Well June shapes up to have a lot of topics that focus on various health awareness issues but for now, the spot light will be on
Bowel Cancer Awareness
Bowel Cancer is Australia’s second deadliest cancer and claims the lives of 101 Australians every week (5,255 people a year) – but it’s one of the most treatable types of cancer if found early.
While the risk of bowel cancer increases significantly with age, the disease doesn’t discriminate, affecting men and women, young and old.
293 Australians will be diagnosed with bowel cancer this week (15,206 people a year)
Common symptoms of bowel cancer include:
- A recent, persistent change in bowel habit
Such as looser, more diarrhoea-like poo, constipation, or going to the toilet more often, or trying to go – irregularity in someone whose bowel habits have previously been regular
- A change in shape or appearance of your poo
For example, narrower poos than usual or mucus in poo
- Blood in your poo or rectal bleeding
Bright red or very dark blood should never be ignored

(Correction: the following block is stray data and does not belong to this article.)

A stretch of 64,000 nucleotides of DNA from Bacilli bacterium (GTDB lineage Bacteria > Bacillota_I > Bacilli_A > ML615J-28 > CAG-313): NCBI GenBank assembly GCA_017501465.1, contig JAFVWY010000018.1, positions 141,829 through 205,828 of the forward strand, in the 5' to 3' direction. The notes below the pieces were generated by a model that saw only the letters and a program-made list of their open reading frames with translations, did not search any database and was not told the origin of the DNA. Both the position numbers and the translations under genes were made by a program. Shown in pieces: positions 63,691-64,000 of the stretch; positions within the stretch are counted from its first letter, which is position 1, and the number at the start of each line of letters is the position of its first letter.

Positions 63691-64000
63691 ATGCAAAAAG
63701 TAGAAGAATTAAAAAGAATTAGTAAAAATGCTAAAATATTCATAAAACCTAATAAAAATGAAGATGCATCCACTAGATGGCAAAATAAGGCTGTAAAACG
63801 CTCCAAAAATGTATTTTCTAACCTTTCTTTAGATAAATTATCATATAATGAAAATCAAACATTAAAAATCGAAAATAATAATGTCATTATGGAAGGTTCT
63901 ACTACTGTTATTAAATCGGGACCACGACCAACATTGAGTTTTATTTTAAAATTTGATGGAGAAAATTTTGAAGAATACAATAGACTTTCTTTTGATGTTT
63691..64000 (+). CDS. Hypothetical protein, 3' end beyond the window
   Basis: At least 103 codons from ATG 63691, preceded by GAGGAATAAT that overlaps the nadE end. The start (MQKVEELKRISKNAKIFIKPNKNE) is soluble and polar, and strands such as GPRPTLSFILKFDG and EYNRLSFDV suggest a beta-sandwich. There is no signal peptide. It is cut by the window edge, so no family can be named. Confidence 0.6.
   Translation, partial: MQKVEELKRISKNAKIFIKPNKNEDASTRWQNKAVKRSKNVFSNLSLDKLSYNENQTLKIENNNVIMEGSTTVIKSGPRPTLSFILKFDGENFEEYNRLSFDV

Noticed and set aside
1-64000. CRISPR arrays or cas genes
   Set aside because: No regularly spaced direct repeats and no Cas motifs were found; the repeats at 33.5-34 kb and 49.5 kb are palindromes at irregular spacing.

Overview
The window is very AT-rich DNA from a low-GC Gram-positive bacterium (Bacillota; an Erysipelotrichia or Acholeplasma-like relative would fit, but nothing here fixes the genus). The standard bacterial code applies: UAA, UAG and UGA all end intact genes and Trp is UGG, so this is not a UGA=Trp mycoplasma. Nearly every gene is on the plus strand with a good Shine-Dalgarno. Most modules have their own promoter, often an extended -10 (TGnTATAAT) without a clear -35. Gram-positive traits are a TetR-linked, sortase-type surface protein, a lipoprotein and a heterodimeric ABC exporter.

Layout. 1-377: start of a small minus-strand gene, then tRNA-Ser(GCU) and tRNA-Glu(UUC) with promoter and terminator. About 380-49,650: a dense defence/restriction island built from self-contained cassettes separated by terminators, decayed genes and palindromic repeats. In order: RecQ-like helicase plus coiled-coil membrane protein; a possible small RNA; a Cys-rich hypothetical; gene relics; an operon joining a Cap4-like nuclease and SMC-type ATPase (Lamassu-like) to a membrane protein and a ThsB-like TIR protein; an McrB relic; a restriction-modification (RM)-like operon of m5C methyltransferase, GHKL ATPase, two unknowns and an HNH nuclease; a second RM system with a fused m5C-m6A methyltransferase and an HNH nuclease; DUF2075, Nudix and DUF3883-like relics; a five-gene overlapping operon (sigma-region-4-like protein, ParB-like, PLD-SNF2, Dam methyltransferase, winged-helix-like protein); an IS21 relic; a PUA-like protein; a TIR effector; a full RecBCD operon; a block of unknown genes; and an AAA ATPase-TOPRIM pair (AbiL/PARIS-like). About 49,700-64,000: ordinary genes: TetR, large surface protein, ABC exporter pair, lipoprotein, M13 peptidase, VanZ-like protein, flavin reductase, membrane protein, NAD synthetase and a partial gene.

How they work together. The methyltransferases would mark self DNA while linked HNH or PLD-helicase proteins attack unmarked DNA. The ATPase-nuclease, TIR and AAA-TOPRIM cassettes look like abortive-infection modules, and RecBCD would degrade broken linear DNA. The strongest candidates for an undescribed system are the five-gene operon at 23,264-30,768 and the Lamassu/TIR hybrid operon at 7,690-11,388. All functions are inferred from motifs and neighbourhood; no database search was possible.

- Frequent gas pain, cramps
A feeling of fullness or bloating in the bowel or rectum
- Unexplained anaemia – A low red blood count causing tiredness, weakness or weight loss
- A feeling that the bowel has not emptied completely after going to the toilet
- Pain or a lump in the anus or rectum
- Abdominal pain or swelling
Not everyone experiences symptoms, particularly in the early stages of bowel cancer. The above symptoms may be suggestive of bowel cancer, but they can also be due to other medical conditions, some foods or medicines.
Don’t delay in talking to your GP if you are experiencing any of the described symptoms for two weeks or more, because when diagnosed early almost 99 percent of cases can be successfully treated.
Blood in the stool or rectal bleeding should never be ignored.
Red Apple Day (Wednesday, 15 June 2022) is Bowel Cancer Australia’s Annual Giving Day, when Australians are encouraged to support the vital work of the charity.
If you’ve ever thought about raising funds and awareness for bowel cancer, then Red Apple Day is the time to do it!
To find out ways you can support/contribute and learn more see the links below;